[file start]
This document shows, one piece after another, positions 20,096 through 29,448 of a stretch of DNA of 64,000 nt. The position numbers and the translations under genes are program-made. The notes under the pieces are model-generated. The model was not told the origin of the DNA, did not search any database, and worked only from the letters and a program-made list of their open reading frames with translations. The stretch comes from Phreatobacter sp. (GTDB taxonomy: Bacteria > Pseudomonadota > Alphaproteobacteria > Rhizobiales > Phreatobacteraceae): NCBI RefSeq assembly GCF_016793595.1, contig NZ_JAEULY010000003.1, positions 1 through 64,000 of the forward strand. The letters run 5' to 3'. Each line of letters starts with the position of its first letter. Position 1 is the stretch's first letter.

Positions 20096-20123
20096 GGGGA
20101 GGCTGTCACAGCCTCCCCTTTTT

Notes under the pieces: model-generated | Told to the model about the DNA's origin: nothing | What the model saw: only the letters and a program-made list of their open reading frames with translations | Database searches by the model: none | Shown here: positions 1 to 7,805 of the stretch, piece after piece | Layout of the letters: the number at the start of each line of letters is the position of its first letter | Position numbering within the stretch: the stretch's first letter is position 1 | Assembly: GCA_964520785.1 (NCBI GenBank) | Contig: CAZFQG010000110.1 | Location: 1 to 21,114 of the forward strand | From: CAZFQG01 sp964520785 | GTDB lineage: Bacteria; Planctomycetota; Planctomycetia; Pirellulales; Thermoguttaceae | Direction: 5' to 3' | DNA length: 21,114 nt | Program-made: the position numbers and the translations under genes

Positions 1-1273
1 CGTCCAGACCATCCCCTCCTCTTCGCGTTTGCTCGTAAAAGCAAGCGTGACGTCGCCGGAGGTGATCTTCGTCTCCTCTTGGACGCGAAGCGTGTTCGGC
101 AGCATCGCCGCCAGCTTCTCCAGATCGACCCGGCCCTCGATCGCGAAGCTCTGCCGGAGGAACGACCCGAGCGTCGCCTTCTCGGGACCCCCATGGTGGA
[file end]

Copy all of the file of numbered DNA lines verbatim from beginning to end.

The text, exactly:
This document shows, one piece after another, positions 20,096 through 29,448 of a stretch of DNA of 64,000 nt. The position numbers and the translations under genes are program-made. The notes under the pieces are model-generated. The model was not told the origin of the DNA, did not search any database, and worked only from the letters and a program-made list of their open reading frames with translations. The stretch comes from Phreatobacter sp. (GTDB taxonomy: Bacteria > Pseudomonadota > Alphaproteobacteria > Rhizobiales > Phreatobacteraceae): NCBI RefSeq assembly GCF_016793595.1, contig NZ_JAEULY010000003.1, positions 1 through 64,000 of the forward strand. The letters run 5' to 3'. Each line of letters starts with the position of its first letter. Position 1 is the stretch's first letter.

Positions 20096-20123
20096 GGGGA
20101 GGCTGTCACAGCCTCCCCTTTTT

Notes under the pieces: model-generated | Told to the model about the DNA's origin: nothing | What the model saw: only the letters and a program-made list of their open reading frames with translations | Database searches by the model: none | Shown here: positions 1 to 7,805 of the stretch, piece after piece | Layout of the letters: the number at the start of each line of letters is the position of its first letter | Position numbering within the stretch: the stretch's first letter is position 1 | Assembly: GCA_964520785.1 (NCBI GenBank) | Contig: CAZFQG010000110.1 | Location: 1 to 21,114 of the forward strand | From: CAZFQG01 sp964520785 | GTDB lineage: Bacteria; Planctomycetota; Planctomycetia; Pirellulales; Thermoguttaceae | Direction: 5' to 3' | DNA length: 21,114 nt | Program-made: the position numbers and the translations under genes

Positions 1-1273
1 CGTCCAGACCATCCCCTCCTCTTCGCGTTTGCTCGTAAAAGCAAGCGTGACGTCGCCGGAGGTGATCTTCGTCTCCTCTTGGACGCGAAGCGTGTTCGGC
101 AGCATCGCCGCCAGCTTCTCCAGATCGACCCGGCCCTCGATCGCGAAGCTCTGCCGGAGGAACGACCCGAGCGTCGCCTTCTCGGGACCCCCATGGTGGA